ESPN is reporting that the Boston Red Sox and Los Angeles Dodgers are “closing in” on a deal that would send Adrian Gonzalez, Josh Beckett, Carl Crawford and Nick Punto to Los Angeles in exchange for James Loney and multiple prospects.
This would obviously be a monstrous deal with vast implications for both the short and long-term prospects of both teams, but this could be a huge boon for the Sox.
Presumably, the spending-happy Dodgers would be assuming the bulk of the remaining $261 million owed to Gonzalez, Beckett and Crawford in 2013 and beyond. This would free the Red Sox from their three most crippling contracts, and would allow the team to completely retool their roster.
Losing Gonzalez, who has returned to form in the second half after struggling initially this year, would be the only major subtraction from the current team. Given that the Sox gave up two top prospects (Anthony Rizzo and Casey Kelly) in order to get him, it’s surprising to see the Sox wanting to ship the slugging third baseman out of town already.
Crawford never really got going in Boston, enjoying his most productive stretch during his 31 games this season where he hit .306 with five steals and a .785 OPS. His good start this year was marred by continued elbow trouble, though, and last Thursday he underwent season-ending Tommy John surgery.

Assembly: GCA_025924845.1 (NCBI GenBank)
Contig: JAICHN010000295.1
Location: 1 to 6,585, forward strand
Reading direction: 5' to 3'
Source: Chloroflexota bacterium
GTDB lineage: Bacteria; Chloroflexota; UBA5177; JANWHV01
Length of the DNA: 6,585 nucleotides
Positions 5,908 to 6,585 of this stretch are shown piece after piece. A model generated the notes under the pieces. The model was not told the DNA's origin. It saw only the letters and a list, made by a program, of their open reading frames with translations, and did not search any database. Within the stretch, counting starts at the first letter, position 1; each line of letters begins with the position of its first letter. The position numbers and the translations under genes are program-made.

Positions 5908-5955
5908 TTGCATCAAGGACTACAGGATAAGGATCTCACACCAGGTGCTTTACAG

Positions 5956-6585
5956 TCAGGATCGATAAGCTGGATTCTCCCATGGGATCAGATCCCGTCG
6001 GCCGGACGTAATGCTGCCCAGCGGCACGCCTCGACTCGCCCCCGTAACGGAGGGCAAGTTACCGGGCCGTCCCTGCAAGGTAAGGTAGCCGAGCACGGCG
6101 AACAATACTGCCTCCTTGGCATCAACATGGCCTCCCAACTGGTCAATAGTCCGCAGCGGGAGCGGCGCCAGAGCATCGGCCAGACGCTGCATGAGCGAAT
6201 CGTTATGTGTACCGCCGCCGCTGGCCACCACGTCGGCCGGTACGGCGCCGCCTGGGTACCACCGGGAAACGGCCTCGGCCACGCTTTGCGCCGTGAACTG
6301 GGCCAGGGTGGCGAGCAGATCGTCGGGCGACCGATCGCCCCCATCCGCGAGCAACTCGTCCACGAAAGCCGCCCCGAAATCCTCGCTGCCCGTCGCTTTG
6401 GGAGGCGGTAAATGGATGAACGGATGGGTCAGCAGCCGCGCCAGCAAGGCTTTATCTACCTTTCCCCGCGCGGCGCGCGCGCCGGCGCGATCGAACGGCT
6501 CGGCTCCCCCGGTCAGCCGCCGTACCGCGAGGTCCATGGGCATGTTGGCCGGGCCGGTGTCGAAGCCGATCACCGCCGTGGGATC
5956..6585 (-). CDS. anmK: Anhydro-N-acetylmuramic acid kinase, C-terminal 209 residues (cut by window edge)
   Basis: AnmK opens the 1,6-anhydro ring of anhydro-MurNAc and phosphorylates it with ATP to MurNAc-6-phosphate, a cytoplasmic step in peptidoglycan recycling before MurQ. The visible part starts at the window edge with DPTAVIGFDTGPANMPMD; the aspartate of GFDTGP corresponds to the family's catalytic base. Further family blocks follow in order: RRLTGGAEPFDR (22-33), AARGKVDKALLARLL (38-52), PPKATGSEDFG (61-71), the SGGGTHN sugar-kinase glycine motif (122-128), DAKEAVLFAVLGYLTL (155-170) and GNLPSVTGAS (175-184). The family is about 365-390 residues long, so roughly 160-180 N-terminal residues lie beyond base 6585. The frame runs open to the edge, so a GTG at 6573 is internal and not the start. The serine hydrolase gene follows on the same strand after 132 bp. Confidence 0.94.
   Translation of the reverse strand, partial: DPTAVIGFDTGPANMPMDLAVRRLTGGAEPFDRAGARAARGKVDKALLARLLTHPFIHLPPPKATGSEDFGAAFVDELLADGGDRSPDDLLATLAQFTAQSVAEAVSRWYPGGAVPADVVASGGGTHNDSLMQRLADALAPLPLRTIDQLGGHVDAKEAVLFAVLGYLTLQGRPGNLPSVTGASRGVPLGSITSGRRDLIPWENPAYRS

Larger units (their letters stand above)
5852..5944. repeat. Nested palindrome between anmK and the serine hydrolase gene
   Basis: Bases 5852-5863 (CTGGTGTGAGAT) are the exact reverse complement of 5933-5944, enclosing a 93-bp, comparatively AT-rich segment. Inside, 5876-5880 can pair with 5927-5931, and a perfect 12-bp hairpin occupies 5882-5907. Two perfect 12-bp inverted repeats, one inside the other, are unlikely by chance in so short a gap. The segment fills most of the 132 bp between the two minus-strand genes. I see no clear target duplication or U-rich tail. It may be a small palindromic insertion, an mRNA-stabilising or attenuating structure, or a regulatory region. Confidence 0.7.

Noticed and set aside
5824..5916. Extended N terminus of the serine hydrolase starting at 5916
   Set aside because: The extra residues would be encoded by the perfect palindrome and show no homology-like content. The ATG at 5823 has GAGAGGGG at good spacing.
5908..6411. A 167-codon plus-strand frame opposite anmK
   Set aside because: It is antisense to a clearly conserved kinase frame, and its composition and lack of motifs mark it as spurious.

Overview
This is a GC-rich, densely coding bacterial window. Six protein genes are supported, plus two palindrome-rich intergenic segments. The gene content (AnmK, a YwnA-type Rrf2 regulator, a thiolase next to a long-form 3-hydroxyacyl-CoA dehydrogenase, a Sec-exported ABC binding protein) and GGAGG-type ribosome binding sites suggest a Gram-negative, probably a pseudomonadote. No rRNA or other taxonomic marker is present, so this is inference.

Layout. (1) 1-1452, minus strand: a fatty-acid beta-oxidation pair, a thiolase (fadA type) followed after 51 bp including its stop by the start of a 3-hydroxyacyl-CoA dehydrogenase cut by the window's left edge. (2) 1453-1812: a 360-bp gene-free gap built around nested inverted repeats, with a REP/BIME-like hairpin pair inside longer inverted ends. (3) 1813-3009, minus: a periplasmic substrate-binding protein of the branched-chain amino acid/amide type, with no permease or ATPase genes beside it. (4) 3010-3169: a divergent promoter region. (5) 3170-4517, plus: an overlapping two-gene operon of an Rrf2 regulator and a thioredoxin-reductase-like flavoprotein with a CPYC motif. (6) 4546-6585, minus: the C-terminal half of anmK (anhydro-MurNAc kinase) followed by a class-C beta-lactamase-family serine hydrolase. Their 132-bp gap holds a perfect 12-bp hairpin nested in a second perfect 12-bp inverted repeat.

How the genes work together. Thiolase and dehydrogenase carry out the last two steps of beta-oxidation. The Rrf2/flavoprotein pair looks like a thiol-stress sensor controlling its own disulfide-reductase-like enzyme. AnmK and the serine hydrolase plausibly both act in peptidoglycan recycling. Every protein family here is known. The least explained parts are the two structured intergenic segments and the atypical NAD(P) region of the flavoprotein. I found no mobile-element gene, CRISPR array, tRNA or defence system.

Beckett has been the center of controversy this year, and he has done himself no favors with his performance on the field. A 5-11 record and 5.23 ERA make him the worst starter in the Sox rotation, and getting his remaining $31.5 million contract off the books has become a priority.
This deal would be a major win for the Red Sox. It has become clear this season that the team as presently structured is simply not good enough to win a World Series. With that lofty standard being the only one that matters in Boston, GM Ben Cherington is smart to blow things up and rid the team of the onerous contracts that would hold them back going into future seasons.
An overhaul would also put other players on notice that everybody is expendable, lending a sense of urgency to a team that has sorely needed it. Adding some flexibility to the payroll (it would free up $56.25 million next year alone) would also allow the Sox to pursue marquee free agents in the offseason.
This is a quickly developing situation that bears watching, but the Sox would be wise to accept the prospects in this deal and begin to rebuild what has become a broken team.